The first part
It's grammatically correct. Here's what the first part means, with perfect tenses removed:
Recently, I was listening to the music that ArtistX made before he collaborated with GroupX.
That is, have been listening refers to the recent behavior of the speaker. ArtistX before he collaborated with GroupX is a noun phrase referring to music made by ArtistX, possibly many years ago. The present perfect refers to the speaker's listening, not to when the music was made. Probably what's confusing is that ArtistX is being used to mean not ArtistX, but music made by ArtistX.
The second part
The second part means:
My experience includes listening to the music made by GroupX, and I had that experience before I listened to music made by ArtistX.
This is one of those times when English grammar causes conflicts which are hard to resolve in any satisfactory way. (Here's another.)
By choosing the present perfect, the speaker means to point out that his past experience is relevant to his present claim in the first part of the sentence. That is, the speaker's having listened to GroupX before having listened to ArtistX implies something important about the speaker's ability to appreciate or recognize something about the music made by these people at different times. Since the claim is made in the present, the speaker wants the present tense. Since what's being described is something included in an accumulation of experience, the speaker wants to use the perfect aspect.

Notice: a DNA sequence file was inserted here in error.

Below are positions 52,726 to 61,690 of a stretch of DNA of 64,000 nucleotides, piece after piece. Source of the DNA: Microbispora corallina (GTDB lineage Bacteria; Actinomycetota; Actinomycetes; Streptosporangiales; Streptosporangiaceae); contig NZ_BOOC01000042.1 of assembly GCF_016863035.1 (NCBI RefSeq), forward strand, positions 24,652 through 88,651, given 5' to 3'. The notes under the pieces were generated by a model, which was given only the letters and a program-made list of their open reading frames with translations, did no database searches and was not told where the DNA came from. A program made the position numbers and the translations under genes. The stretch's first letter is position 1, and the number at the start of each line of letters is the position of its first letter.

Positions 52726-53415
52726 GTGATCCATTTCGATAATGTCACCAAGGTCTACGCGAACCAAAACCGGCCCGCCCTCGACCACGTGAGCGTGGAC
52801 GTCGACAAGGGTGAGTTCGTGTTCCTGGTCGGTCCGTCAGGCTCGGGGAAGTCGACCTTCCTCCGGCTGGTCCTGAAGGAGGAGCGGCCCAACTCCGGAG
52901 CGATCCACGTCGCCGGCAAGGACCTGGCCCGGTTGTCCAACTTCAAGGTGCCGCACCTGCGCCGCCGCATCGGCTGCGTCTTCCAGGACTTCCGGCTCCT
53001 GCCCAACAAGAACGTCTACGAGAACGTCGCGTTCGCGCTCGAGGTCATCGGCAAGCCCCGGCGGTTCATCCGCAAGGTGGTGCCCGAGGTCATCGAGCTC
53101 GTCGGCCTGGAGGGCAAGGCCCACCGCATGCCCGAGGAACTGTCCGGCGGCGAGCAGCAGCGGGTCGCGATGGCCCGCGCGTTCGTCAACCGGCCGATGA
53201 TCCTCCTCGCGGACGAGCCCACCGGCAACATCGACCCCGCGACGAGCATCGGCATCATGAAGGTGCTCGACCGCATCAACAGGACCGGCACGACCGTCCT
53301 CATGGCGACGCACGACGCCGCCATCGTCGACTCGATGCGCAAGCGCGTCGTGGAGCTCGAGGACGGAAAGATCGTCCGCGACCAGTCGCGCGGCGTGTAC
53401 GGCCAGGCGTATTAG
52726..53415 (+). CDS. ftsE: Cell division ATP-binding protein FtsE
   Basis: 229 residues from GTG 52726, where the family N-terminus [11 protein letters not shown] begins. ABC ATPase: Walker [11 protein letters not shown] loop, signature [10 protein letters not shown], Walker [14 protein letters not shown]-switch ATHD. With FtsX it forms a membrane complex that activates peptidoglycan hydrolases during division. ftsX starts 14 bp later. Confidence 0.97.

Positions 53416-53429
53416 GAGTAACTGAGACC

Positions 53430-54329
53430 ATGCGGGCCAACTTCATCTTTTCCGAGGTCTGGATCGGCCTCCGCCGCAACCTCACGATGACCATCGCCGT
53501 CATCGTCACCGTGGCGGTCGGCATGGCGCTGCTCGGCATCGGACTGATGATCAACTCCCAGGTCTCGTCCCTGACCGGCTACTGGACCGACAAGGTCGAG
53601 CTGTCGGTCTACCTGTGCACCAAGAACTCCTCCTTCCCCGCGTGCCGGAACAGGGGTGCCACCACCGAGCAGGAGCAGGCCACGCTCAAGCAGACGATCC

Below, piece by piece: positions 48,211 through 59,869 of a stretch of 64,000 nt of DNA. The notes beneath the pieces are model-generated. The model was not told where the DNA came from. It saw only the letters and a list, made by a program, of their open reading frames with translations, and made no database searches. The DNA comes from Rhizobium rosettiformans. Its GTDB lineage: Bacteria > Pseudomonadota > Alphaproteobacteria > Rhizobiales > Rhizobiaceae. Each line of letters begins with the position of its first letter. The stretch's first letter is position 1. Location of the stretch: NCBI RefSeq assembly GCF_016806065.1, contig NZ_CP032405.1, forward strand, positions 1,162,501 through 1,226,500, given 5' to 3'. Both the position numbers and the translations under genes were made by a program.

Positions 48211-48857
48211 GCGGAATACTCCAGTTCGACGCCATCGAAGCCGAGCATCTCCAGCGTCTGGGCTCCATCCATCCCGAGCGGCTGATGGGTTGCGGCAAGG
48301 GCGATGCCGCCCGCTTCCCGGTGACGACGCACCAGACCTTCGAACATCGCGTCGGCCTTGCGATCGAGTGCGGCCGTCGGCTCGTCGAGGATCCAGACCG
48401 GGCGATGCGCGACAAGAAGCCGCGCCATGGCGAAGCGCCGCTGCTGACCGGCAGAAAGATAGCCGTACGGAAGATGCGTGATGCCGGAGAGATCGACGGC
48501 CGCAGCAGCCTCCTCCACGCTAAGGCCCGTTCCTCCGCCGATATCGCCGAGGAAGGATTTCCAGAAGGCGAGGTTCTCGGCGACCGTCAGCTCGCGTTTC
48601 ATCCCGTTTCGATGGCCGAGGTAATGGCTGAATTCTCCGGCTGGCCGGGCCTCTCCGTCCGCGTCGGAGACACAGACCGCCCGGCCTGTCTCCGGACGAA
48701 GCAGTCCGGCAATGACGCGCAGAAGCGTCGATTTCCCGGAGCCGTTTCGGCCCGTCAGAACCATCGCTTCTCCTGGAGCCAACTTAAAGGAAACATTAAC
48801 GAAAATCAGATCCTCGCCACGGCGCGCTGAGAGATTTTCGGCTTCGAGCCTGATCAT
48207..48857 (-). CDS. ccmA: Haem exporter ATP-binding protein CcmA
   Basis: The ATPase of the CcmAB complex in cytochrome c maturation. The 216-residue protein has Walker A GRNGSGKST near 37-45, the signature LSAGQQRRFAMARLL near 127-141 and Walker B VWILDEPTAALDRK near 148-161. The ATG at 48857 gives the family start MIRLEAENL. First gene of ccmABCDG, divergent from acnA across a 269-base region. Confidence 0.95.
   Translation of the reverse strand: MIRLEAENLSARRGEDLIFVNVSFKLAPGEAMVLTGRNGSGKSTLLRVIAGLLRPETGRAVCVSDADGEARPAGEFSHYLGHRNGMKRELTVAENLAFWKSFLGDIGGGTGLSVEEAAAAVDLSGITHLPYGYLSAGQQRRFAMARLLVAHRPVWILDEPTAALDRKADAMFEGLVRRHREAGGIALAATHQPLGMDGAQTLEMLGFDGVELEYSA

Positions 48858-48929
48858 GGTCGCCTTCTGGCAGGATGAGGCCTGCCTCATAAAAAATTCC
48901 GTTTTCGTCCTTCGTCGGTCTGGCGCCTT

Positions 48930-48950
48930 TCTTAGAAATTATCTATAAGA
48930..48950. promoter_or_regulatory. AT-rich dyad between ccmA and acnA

It goes just a little weird, though, at before I listened to ArtistX. Mixing the present perfect with the simple past here sounds contradictory, although I think it's technically okay. The reason for the apparent contradiction is that "I have listened to" refers to the speaker's music-listening up to the present time, but "before I listened to ArtistX" excludes all time after the speaker started listening to ArtistX. The meaning is clear enough, but the grammar is sending incompatible signals to the listener.
These are also not fully satisfactory:
(1) I've been listening to ArtistX before he collaborated with GroupX, and I had listened to GroupX before I listened to ArtistX.
(2) I've been listening to ArtistX before he collaborated with GroupX, and I had listened to GroupX before I had listened to ArtistX.
(3) I've been listening to ArtistX before he collaborated with GroupX, and I listened to GroupX before I listened to ArtistX.
The problem with (1) and (2) is that the speaker wants to refer to all experience up to now, in order to be relevant to the recent music-listening described in the first part of the sentence. The past perfect agrees with "before I listened to", but not with "I've been listening".
(3) fails to link the speaker's early experience listening to GroupX with the present, but it's probably the best way to resolve all these conflicting pressures. "I listened to" refers to time "before I listened to ArtistX", which is right, and sends no mixed signals. "I listened to" is compatible with "I've been listening to" at the beginning; it just doesn't emphasize what the speaker wants to emphasize.
There are more possibilities, but I think really is no fully satisfactory way to join all these thoughts into one nice sentence in English. Something has to get sacrificed. And the easiest thing to sacrifice is the "accumulation up to the present" in "I've listened to GroupX". The listener will understand it even if the grammar doesn't explicitly point it out.